We conclude that the concerns which prompted our adoption of the rule requiring graduation from a law school approved by the ABA would be contradicted by a waiver of the rule in

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this case. The order and judgment entered by the single justice are affirmed.

So ordered.


FOOTNOTES

[Note 1] Supreme Judicial Court Rule 3:01, Section 3, as appearing in 382 Mass. 753 (1981), delineates the general requirements for applicants who wish to sit for the bar examination. The full text of S.J.C. Rule 3:01, Section 3.3, reads as follows:

"Law School. Each applicant shall have graduated with a degree of bachelor of laws or juris doctor from a law school which, at the time of graduation, is approved by the American Bar Association or is authorized by statute of the Commonwealth to grant the degree of bachelor of laws or juris doctor."

[Note 2] Now named Regent University.

[Note 3] At the time the applicant in Novak entered and graduated from law school, S.J.C. Rule 3:01, Section 3.3, as amended, 370 Mass. 908 (1976), provided that an applicant for admission to the bar "shall have graduated from a law school which, at the time of filing the application, is approved by the [ABA]" (emphasis added). The law school the applicant attended was aggressively seeking A.B.A. accreditation at the time he enrolled and the applicant could reasonably have anticipated that he would eventually qualify under S.J.C. Rule 3:01, Section 3.3. The school did, in fact, receive ABA accreditation three years after the applicant's graduation. The applicant thus would have qualified to take the Massachusetts bar examination at the time he applied, except that S.J.C. Rule 3:01, Section 3.3, had been amended (effective April 14, 1980), after he graduated from law school to the present rule which requires that an applicant for admission to the bar "shall have graduated . . . from a law school which, at the time of graduation, is approved by the [ABA]" (emphasis added). We noted in Novak, supra at 272, that waiver had also been granted to two other individuals from the same law school and the same graduating class as that applicant. In 1988 the court granted a third such request for waiver.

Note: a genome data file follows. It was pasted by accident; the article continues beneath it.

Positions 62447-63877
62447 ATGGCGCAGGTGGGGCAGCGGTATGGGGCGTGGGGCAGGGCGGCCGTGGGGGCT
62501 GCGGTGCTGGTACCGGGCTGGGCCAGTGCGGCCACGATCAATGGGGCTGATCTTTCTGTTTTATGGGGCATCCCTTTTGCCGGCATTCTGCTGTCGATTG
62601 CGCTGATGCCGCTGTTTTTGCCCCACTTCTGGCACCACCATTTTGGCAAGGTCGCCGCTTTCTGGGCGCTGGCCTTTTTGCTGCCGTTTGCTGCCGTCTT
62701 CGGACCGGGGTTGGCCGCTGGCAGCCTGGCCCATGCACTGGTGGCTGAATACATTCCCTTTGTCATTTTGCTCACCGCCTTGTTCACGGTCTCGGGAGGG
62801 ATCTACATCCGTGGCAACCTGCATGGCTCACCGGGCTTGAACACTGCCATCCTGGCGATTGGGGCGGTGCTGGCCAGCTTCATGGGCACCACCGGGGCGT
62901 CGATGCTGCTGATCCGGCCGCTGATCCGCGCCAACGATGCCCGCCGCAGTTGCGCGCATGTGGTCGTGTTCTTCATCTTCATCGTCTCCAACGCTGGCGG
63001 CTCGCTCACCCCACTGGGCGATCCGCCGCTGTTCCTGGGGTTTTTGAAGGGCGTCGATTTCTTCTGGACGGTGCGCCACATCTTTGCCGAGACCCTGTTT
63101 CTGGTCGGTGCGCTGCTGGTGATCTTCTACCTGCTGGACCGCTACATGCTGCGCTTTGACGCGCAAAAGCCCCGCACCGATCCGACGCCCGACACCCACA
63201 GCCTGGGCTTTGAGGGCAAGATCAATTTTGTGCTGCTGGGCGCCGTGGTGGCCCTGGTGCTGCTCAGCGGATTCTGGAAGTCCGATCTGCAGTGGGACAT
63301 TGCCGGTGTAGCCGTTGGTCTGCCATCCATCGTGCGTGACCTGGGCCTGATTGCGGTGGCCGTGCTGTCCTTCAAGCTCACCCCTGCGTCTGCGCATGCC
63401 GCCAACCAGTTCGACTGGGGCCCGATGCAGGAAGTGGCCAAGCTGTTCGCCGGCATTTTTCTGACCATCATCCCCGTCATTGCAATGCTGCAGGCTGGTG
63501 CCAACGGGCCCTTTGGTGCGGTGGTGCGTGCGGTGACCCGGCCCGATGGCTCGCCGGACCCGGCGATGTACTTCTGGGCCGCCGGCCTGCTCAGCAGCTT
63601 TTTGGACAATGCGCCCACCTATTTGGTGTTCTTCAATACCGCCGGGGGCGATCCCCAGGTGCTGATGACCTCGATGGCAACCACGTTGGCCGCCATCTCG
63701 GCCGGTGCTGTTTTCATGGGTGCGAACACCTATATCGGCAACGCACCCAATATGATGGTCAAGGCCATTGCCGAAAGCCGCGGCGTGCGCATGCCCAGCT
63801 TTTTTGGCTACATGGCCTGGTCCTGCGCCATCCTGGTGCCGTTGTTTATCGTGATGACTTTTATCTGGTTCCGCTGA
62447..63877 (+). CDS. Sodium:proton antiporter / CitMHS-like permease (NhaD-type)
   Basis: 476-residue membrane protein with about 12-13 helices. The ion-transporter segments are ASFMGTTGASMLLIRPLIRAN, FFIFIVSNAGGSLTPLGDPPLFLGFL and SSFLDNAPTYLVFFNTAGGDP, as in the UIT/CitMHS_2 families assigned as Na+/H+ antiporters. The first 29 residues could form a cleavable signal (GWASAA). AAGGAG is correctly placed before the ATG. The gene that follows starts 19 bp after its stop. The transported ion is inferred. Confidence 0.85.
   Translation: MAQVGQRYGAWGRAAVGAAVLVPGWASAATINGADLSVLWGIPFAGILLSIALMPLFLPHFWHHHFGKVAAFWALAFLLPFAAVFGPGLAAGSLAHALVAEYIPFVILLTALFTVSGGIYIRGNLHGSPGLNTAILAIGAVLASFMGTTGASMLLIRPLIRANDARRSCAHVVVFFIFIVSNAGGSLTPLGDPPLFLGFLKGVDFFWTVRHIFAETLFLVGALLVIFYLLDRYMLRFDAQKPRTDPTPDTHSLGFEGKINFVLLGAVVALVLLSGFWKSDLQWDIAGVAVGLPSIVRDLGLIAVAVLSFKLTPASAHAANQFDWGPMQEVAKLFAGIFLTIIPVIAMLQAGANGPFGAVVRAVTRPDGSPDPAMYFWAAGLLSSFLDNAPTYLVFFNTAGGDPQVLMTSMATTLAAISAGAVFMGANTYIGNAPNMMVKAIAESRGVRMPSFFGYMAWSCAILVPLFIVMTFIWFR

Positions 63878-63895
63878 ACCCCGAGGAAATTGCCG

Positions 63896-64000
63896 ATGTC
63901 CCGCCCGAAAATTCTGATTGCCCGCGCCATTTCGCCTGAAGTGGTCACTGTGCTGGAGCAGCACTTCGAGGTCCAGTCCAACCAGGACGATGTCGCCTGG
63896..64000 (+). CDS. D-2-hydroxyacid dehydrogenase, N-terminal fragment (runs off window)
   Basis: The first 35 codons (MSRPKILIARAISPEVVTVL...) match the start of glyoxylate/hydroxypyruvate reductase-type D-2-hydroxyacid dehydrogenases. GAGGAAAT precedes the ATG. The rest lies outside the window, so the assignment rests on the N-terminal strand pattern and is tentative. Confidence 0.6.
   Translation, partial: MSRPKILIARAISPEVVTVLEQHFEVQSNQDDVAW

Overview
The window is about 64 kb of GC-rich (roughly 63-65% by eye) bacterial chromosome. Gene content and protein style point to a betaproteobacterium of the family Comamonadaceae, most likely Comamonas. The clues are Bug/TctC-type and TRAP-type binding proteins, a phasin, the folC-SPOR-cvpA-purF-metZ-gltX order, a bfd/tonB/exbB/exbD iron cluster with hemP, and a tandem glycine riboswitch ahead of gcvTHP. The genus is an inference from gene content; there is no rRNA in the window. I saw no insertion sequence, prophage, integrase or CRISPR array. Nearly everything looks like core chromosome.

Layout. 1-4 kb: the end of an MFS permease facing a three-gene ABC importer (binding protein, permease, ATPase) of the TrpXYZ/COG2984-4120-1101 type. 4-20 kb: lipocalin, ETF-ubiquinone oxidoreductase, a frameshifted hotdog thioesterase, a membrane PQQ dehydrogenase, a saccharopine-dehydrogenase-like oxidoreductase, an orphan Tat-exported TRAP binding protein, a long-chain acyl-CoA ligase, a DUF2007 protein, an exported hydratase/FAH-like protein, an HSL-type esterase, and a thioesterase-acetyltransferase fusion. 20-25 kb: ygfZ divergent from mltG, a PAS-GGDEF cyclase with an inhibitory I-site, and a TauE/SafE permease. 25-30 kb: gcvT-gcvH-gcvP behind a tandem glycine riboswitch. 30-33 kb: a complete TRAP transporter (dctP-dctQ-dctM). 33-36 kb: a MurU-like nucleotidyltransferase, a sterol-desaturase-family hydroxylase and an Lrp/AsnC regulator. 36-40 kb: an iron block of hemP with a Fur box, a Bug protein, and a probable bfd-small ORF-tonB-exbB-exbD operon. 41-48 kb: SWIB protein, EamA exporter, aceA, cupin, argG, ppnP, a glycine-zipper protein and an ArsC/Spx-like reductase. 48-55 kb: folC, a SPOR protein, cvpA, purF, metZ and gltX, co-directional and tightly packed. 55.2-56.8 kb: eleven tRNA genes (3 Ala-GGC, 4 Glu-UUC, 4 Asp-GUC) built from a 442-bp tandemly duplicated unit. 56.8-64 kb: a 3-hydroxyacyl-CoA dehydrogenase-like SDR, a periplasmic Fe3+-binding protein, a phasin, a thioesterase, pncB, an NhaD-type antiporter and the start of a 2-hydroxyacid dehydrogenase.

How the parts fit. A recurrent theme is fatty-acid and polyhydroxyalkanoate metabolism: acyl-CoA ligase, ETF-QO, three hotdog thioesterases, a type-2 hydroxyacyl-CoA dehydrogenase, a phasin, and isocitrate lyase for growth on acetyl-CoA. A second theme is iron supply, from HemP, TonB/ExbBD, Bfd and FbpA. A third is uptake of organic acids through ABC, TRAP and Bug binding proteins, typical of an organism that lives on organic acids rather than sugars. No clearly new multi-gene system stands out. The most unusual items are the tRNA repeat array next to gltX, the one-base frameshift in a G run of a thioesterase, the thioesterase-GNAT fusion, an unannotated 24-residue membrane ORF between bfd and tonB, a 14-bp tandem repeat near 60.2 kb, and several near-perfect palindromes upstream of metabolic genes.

[Note 4] The right to practice law has never been considered a fundamental right warranting strict judicial scrutiny for purposes of due process and equal protection analysis. Application of Urie, 617 P.2d 505, 509 n.7 (Alaska 1980), and cases cited. Compare Matter of Jadd, 391 Mass. 227 , 230 (1984) (practice of law is a fundamental right for purposes of analysis under the privileges and immunities clause).